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Thursday, May 23, 2024

Stravinsky: L’Histoire du Soldat [Nederlands Dans Theater/Kylian] Blu-ray Review


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The Performance



Following World War I, Russian composer Igor Stravinsky and his friend, the French poet Charles Ferdinand Ramuz, hit upon an idea to create a musical work that would be inexpensive to mount and relatively portable as it would require a small instrumental group. Based on a Russian fairytale about a soldier who deals with the devil, Stravinsky penned the score while Ramuz wrote the French libretto for L’histoire du Soldat (The Soldier’s Tale), a work for narrators and seven players.


Jiri Kylian, a very prolific Czech choreographer, saw an opportunity to mount this work for the ballet stage and this 1988 Nederlands Dans Theater production provides the performance in this Blu-ray disc.


The story is quite simple. A soldier (Nacho Duato) has two weeks of leave and sets off to walk home. Along the way, he takes a break and, when he begins to play his violin, he encounters the Devil (Aryeh Weiner), disguised as an old man. The Devil and the Solider make a bargain: the former will get the violin and the latter, a magic book that will bring him great wealth. The Soldier agrees to teach the Devil how to play the violin for the next three days.


The Soldier reaches home but his mother (Teresina Mosco) does not recognize him as the Devil had detained him for three years, not three days! His fiancée (Fiona Lummis) has married someone else. In despair, he leaves and again meets the Devil who advises him to study the magic book. The Soldier does this and amasses great wealth but not happiness. In a desperate move, he takes his violin back but cannot make it play. Depressed, the Soldier discards his violin and rips up the magic book.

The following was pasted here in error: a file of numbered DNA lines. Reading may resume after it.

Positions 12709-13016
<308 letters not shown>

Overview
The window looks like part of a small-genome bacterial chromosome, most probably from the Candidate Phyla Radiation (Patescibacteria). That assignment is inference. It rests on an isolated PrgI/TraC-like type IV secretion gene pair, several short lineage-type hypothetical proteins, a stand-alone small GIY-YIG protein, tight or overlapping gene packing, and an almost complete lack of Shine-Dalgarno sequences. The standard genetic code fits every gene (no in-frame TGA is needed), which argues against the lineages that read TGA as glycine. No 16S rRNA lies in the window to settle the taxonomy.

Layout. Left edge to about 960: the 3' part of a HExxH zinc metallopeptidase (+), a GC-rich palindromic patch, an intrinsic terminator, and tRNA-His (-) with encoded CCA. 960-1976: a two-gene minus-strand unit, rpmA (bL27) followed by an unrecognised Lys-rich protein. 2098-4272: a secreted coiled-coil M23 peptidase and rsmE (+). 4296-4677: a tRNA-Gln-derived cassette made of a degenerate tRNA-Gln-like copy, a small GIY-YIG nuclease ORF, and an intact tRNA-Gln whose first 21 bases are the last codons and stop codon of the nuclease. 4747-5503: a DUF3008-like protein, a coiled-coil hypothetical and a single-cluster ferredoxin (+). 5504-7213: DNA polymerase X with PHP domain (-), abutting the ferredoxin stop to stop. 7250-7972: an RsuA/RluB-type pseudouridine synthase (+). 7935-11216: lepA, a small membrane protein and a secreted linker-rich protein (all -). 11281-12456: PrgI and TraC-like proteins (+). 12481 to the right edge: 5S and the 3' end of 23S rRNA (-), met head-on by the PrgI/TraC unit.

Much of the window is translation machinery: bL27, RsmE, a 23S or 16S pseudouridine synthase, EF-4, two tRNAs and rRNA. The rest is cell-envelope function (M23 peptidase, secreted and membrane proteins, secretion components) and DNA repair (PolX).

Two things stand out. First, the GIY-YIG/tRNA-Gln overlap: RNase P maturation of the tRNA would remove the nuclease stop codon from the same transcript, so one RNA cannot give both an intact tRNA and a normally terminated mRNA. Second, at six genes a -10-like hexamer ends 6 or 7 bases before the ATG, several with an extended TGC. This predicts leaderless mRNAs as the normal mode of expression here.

Wandering around the country side and once again poor, the Soldier hears about a dying Princess (Karin Heyninck) whose hand will be bestowed on anyone that can cure her. The Soldier makes his way to the castle, and discovers the Devil again, now a superb violinist. The Soldier gets the Devil inebriated, regains his violin and plays the Princess back to health.


Although the Devil has warned the Solider not to return home, the Princess wants to see his village and meet his mother. As soon as they enter the village, the Devil appears one last time, takes back the violin and sends the Solider to hell.


The choreography appears to owe much of its style to the legendary George Balanchine with its very acrobatic moves. A single dancer represents each principal character, but additional dancers appear intermittently with unclear attachment to the action or the story.

Video Quality



This is a 1988 standard definition video and, sadly, looks its age with rather blurry edges, color washout, and television-era rather than DVD resolution. The cameramen occasionally “lose” the dancers off the screen and the frenetic movement of the cameras is distracting to say the least.

Audio Quality



The French LPCM (48kHz/16-bit) stereo soundtrack is acceptable but no more than that with a very flat sound stage and spoken voices that seem to be recorded in another sonic plane altogether.

Supplemental Materials



The program booklet provides a biography of Stravinsky, the genesis of the Soldier’s Tale and this ballet along with cast and credits. There is brief trailer for another of Kylian’s ballets.

The Definitive Word




At best, this short-running (51 minutes) Blu-ray must be viewed as an historical document rather than a production that exploits today’s high-resolution audio and video recordings. Given the technical deficiencies of the picture and lack-luster sonics, I do not feel that this version of L’histoire du Soldat gives viewers the full-price dance experience that they deserve. Perhaps, the Nederlands Dans Theater will regroup and give us an up to date version in the future.

Additional Screen Captures

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[amazon-product tracking_id=”bluraydefinit-20″]B00M9R9AXK[/amazon-product]








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[amazon-product tracking_id=”bluraydefinit-20″]B00M9R9AXK[/amazon-product]



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